Now you can add Cheesemaker to your list of culinary achievements. Really. It’s not hard. And homemade ricotta is far superior to store-bought, even if it comes from a fancy cheese shop. And tartine? Just a fancy way of saying open-faced sandwich. This is our ode to spring, with the fresh cheese topped by grassy favas and prosciutto laced with lemon atop the most delicious bread you can find.
For the ricotta
Line mesh strainer with a double layer of cheesecloth and set over a large bowl.
Pour the milk into a large saucepan and bring just to a simmer over medium heat, stirring occasionally to help distribute the heat, 10 to 20 minutes. A few bubbles will appear, the milk will steam and it will stick a little to the sides … just don’t let it boil. Turn off the heat, stir in the lemon juice, salt and let sit, stirring gently a few times, until curds form, about 10 minutes.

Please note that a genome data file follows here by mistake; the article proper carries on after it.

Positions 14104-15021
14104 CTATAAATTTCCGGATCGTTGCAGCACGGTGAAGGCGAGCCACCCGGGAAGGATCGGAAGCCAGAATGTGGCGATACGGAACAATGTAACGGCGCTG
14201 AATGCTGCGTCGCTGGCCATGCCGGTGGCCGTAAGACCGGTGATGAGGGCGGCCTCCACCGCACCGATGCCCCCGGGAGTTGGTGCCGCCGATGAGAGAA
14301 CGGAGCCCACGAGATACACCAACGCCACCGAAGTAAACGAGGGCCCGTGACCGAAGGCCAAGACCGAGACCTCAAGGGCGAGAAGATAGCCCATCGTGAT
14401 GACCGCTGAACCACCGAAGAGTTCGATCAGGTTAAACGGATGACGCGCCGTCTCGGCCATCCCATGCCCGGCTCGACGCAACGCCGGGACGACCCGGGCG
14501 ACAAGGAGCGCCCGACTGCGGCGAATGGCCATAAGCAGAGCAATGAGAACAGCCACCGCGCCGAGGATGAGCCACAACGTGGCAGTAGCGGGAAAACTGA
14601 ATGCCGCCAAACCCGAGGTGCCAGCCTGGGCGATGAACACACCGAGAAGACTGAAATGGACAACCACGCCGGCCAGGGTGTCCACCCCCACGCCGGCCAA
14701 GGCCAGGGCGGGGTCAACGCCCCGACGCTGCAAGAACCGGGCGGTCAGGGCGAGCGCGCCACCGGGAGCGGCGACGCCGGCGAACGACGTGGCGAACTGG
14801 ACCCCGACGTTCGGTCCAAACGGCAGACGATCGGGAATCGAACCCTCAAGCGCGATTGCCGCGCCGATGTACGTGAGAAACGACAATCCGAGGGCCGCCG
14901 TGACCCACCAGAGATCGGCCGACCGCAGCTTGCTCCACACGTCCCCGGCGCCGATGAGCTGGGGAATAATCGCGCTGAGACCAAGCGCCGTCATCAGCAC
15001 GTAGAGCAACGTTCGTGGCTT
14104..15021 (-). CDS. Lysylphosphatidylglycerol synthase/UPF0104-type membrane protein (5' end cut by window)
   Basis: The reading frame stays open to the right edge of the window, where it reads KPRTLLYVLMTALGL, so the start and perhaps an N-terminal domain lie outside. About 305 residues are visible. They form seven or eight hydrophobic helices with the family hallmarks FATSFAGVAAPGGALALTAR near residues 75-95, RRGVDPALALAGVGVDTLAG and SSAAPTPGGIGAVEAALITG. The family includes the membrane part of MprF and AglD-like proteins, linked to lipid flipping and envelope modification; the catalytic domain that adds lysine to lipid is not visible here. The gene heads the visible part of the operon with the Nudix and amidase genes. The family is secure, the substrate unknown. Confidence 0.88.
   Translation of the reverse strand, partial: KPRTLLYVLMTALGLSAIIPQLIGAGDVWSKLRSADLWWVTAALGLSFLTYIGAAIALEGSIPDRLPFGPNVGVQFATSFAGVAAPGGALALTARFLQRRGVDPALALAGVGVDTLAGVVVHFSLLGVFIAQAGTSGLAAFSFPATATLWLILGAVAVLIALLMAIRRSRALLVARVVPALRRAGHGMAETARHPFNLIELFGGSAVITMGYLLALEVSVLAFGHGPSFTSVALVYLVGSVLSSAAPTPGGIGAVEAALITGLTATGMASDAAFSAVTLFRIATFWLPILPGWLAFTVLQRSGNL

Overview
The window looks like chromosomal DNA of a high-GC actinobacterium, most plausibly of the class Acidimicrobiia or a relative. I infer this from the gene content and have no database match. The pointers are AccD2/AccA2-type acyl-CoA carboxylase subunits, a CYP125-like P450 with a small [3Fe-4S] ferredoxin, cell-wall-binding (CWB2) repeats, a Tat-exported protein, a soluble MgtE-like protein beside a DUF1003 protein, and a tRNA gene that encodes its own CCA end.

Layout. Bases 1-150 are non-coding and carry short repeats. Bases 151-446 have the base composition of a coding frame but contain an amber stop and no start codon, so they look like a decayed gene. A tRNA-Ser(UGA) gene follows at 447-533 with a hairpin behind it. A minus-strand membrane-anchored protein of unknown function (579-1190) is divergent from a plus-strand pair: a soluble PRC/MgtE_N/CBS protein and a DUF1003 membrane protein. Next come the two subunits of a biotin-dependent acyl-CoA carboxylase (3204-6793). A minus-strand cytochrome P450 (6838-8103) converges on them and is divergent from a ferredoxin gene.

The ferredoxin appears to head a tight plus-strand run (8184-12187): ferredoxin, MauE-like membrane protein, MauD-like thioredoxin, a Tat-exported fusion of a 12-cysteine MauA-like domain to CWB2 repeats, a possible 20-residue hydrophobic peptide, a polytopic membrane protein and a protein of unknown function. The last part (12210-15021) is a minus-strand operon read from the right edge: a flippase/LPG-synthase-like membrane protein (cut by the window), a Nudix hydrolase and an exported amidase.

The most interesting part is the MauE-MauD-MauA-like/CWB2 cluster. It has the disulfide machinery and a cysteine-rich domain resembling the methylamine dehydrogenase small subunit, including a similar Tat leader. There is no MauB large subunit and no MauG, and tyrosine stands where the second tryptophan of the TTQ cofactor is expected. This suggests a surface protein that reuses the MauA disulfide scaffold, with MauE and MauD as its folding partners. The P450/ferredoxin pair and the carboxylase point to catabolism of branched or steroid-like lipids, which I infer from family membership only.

Spoon the curds into the strainer and let them sit, stirring gently a few times, until the cheese looks spreadable and is moist but not soggy, about 10 minutes. (You may have to empty the bowl as the cheese drains.) The longer the cheese sits, the firmer it will be. You’ll get about 1¾ cups of ricotta.
For the fava tartine
Stir together the fava beans, olive oil, lemon zest, lemon juice, tarragon, and salt. Gently stir in the Prosciutto.
Spread each slice of bread with a couple tablespoons of fresh ricotta and top with a similar amount of the fava bean mixture and serve.
Finding fresh fava beans at the market is a sure sign of spring. They do require a little advance prep. You’ll need to remove them from their fuzzy pods (like unzipping a jacket). Set up an ice bath, then blanch the beans quickly in salted, boiling water. About 30 seconds should do it. Drop them in the ice bath to cool off, then slip them out of their tough, rubbery skins, and they’re ready to use.
And if favas prove elusive, blanched lima beans or edamame are acceptable substitutes.
For the ricotta
For the fava bean tartine